Advertisement

Maternal and Child Health Journal

, Volume 18, Issue 1, pp 180–190 | Cite as

Effectiveness of the Smoking Cessation and Reduction in Pregnancy Treatment (SCRIPT) Dissemination Project: A Science to Prenatal Care Practice Partnership

  • Richard WindsorEmail author
  • Jeannie Clark
  • Sean Cleary
  • Amanda Davis
  • Stephanie Thorn
  • Lorien Abroms
  • John Wedeles
Article

Abstract

This study evaluated the effectiveness of the Smoking Cessation and Reduction in Pregnancy Treatment (SCRIPT) Program selected by the West Virginia—Right From The Start Project for state-wide dissemination. A process evaluation documented the fidelity of SCRIPT delivery by Designated Care Coordinators (DCC), licensed nurses and social workers who provide home-based case management to Medicaid-eligible clients in all 55 counties. We implemented a quasi-experimental, non-randomized, matched Comparison (C) Group design. The SCRIPT Experimental E Group (N = 259) were all clients in 2009–2010 that wanted to quit, provided a screening carbon monoxide (CO), and received a SCRIPT home visit. The (C) Group was derived from all clients in 2006–2007 who had the same CO assessments as E Group clients and reported receiving cessation counseling. We stratified the baseline CO of E Group clients into 10 strata, and randomly selected the same number of (C) Group clients (N = 259) from each matched strata to evaluate the effectiveness of the SCRIPT Program. There were no significant baseline differences in the E and (C) Group. A Process Evaluation documented a significant increase in the fidelity of DCC delivery of SCRIPT Program procedures: from 63 % in 2006 to 74 % in 2010. Significant increases were documented in the E Group cessation rate (+9.3 %) and significant reduction rate (+4.5 %), a ≥50 % reduction from a baseline CO. Perinatal health case management staff can deliver the SCRIPT Program, and Medicaid-supported clients can change smoking behavior, even very late in pregnancy. When multiple biases were analyzed, we concluded the SCRIPT Dissemination Project was the most plausible reason for the significant changes in behavior.

Keywords

Smoking Pregnancy Cessation Tobacco Evaluation 

Notes

Acknowledgments

This work was supported by the National Cancer Institute at the National Institutes of Health (R01 CA124429-01-A1). The Dissemination Project recognizes the contributions of the following colleagues who assisted in planning and implementation: Kalpana Ramiah, Anne Williams, Pat Moss, and Jackie Newson. We would also like to recognize members of the Dissemination Committee (SDC) for their contributions to the RFTS-SCRIPT Project: Brenda Johnson, Dee Meadows, Beverly Kitchen, Sandra Ellard, Mary Christian, Joan Dayoub, Charlita Atha, Patsy Parker, Lori Meadows, Suellen Friend, Paula Darby, Bobbie Paris, Lenaa Ryan and Janeen Masker.

Conflict of interest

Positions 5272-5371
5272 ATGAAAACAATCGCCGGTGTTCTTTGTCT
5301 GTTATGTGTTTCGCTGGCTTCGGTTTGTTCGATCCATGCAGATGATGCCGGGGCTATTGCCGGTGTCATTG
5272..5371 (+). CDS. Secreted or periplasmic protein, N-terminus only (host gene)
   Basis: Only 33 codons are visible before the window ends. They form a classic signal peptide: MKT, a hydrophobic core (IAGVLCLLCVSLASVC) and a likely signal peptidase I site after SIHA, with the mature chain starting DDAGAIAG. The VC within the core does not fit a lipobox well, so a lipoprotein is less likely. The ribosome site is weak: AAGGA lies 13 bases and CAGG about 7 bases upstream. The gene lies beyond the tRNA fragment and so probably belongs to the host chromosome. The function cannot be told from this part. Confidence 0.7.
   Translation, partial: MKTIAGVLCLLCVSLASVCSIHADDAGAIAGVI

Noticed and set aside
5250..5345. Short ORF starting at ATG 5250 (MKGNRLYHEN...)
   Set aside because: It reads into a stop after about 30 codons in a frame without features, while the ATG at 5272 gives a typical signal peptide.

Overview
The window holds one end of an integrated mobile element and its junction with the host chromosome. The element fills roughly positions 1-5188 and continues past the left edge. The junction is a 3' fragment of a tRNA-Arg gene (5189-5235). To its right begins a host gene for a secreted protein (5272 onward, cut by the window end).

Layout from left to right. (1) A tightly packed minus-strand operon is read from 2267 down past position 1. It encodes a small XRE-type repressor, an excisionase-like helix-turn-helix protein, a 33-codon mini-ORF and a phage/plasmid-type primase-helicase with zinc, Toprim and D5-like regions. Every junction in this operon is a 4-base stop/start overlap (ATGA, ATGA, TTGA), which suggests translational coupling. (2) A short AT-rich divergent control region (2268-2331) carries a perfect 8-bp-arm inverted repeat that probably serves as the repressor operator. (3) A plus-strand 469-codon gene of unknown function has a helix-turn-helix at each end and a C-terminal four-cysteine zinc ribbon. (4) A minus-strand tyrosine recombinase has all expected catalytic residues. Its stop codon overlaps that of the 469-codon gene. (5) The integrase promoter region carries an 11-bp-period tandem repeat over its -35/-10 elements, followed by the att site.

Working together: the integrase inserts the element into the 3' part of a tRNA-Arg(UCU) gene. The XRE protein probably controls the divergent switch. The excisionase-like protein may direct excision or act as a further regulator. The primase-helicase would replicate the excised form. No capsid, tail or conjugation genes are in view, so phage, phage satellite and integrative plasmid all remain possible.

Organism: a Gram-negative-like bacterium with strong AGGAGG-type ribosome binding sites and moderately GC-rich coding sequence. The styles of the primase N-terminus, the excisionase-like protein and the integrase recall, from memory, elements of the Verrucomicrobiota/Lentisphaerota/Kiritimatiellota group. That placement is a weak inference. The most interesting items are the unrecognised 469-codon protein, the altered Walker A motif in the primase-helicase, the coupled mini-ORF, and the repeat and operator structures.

There are no conflicts of interest for any author.

References

  1. 1.
    Simpson, W. (1957). A preliminary report on cigarette smoking and the incidence of prematurity. Obstetrical & Gynecological Survey, 73, 808–815.Google Scholar
  2. 2.
    U.S. Department of Health, Education and Welfare. (1979). Healthy people: The surgeon general’s report on health promotion and disease prevention. (DHEW PHS Pub. No. 79-55071). Washington, DC: Public Health Service. Retrieved from http://www.surgeongeneral.gov/library/reports/.
  3. 3.
    U.S. Department of Health and Human Services. (1990). Healthy people 2000: National health promotion and disease prevention objectives. Washington, DC: Public Health Service. Retrieved from http://www.cdc.gov/nchs/healthy_people/hp2000.htm.
  4. 4.
    U.S. Department of Health and Human Services. (2000). Healthy people 2010: Understanding and improving health (2nd ed.). Washington, DC: U.S. Government Printing Office. Retrieved from http://www.cdphe.state.co.us/ohd/HP2010.pdf.
  5. 5.
    Martin, J., Hamilton, B., Ventura, S., et al. (2011). Births: Final data for 2009. National Vital Statistics Reports, Volume 60, No.1. Hyattsville, MD: National Center for Health Statistics. Retrieved from http://www.cdc.gov/nchs/data/nvsr/nvsr60/nvsr60_01.pdf.
  6. 6.
    Tong, V., Jones, J., Dietz, P., et al. (2009). Trends in smoking before, during and after pregnancy—Pregnancy risk assessment monitoring system (PRAMS), United States, 31 sites, 2000–2005. MMWR Morb Mortal Wkly Rep, 58 (SS04), 1–29. Retrieved from http://www.cdc.gov/mmwr/preview/mmwrhtml/ss5804a1.htm.
  7. 7.
    Substance Abuse and Mental Health Services Administration, Office of Applied Studies. (2008). Results from the 2007 National Survey on Drug Use and Health: National Findings (NSDUH Series H-34, DHHS Publication No. SMA 08-4343). Rockville, MD. Retrieved from http://www.oas.samhsa.gov/nsduh/2k7nsduh/2k7results.cfm.